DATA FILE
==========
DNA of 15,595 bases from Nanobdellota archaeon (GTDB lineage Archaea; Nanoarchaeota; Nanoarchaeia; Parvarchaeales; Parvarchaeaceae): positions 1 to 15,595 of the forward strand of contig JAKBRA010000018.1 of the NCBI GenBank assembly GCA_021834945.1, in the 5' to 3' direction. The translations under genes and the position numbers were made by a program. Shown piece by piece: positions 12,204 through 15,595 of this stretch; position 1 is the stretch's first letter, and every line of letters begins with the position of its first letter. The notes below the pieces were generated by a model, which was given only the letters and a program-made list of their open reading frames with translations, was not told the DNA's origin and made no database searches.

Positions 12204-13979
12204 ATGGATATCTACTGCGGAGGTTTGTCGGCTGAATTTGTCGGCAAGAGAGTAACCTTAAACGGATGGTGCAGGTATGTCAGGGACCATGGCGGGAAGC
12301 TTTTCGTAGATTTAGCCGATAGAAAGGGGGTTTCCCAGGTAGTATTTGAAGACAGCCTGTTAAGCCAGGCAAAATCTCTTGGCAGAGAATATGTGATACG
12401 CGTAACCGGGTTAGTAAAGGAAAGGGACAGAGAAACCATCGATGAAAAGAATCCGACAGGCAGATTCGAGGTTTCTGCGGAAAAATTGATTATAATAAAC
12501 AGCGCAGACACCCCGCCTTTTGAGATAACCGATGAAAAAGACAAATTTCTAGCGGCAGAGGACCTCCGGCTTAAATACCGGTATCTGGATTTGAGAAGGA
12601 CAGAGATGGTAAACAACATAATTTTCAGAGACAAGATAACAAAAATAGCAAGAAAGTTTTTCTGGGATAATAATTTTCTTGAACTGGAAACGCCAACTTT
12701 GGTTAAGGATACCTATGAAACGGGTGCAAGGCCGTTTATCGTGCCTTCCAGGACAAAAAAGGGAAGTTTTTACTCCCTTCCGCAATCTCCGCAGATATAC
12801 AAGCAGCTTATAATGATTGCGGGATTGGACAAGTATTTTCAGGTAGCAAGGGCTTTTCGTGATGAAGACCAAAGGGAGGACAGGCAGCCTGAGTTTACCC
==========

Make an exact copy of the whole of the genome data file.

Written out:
DNA of 15,595 bases from Nanobdellota archaeon (GTDB lineage Archaea; Nanoarchaeota; Nanoarchaeia; Parvarchaeales; Parvarchaeaceae): positions 1 to 15,595 of the forward strand of contig JAKBRA010000018.1 of the NCBI GenBank assembly GCA_021834945.1, in the 5' to 3' direction. The translations under genes and the position numbers were made by a program. Shown piece by piece: positions 12,204 through 15,595 of this stretch; position 1 is the stretch's first letter, and every line of letters begins with the position of its first letter. The notes below the pieces were generated by a model, which was given only the letters and a program-made list of their open reading frames with translations, was not told the DNA's origin and made no database searches.

Positions 12204-13979
12204 ATGGATATCTACTGCGGAGGTTTGTCGGCTGAATTTGTCGGCAAGAGAGTAACCTTAAACGGATGGTGCAGGTATGTCAGGGACCATGGCGGGAAGC
12301 TTTTCGTAGATTTAGCCGATAGAAAGGGGGTTTCCCAGGTAGTATTTGAAGACAGCCTGTTAAGCCAGGCAAAATCTCTTGGCAGAGAATATGTGATACG
12401 CGTAACCGGGTTAGTAAAGGAAAGGGACAGAGAAACCATCGATGAAAAGAATCCGACAGGCAGATTCGAGGTTTCTGCGGAAAAATTGATTATAATAAAC
12501 AGCGCAGACACCCCGCCTTTTGAGATAACCGATGAAAAAGACAAATTTCTAGCGGCAGAGGACCTCCGGCTTAAATACCGGTATCTGGATTTGAGAAGGA
12601 CAGAGATGGTAAACAACATAATTTTCAGAGACAAGATAACAAAAATAGCAAGAAAGTTTTTCTGGGATAATAATTTTCTTGAACTGGAAACGCCAACTTT
12701 GGTTAAGGATACCTATGAAACGGGTGCAAGGCCGTTTATCGTGCCTTCCAGGACAAAAAAGGGAAGTTTTTACTCCCTTCCGCAATCTCCGCAGATATAC
12801 AAGCAGCTTATAATGATTGCGGGATTGGACAAGTATTTTCAGGTAGCAAGGGCTTTTCGTGATGAAGACCAAAGGGAGGACAGGCAGCCTGAGTTTACCC